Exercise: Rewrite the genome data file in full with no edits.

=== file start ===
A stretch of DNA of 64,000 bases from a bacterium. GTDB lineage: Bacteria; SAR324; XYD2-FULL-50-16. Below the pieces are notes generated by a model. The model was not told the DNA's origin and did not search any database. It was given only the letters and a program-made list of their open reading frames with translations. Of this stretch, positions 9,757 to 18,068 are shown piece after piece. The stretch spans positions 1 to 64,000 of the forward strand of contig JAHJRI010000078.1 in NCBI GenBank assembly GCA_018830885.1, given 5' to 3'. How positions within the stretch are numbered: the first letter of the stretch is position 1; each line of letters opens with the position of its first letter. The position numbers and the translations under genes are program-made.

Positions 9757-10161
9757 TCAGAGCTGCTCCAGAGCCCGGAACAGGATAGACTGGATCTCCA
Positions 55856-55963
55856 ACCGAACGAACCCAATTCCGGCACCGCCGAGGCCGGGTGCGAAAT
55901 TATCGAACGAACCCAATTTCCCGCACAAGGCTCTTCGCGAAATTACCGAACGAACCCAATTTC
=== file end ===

A stretch of DNA of 64,000 bases from a bacterium. GTDB lineage: Bacteria; SAR324; XYD2-FULL-50-16. Below the pieces are notes generated by a model. The model was not told the DNA's origin and did not search any database. It was given only the letters and a program-made list of their open reading frames with translations. Of this stretch, positions 9,757 to 18,068 are shown piece after piece. The stretch spans positions 1 to 64,000 of the forward strand of contig JAHJRI010000078.1 in NCBI GenBank assembly GCA_018830885.1, given 5' to 3'. How positions within the stretch are numbered: the first letter of the stretch is position 1; each line of letters opens with the position of its first letter. The position numbers and the translations under genes are program-made.

Positions 9757-10161
9757 TCAGAGCTGCTCCAGAGCCCGGAACAGGATAGACTGGATCTCCA
Positions 55856-55963
55856 ACCGAACGAACCCAATTCCGGCACCGCCGAGGCCGGGTGCGAAAT
55901 TATCGAACGAACCCAATTTCCCGCACAAGGCTCTTCGCGAAATTACCGAACGAACCCAATTTC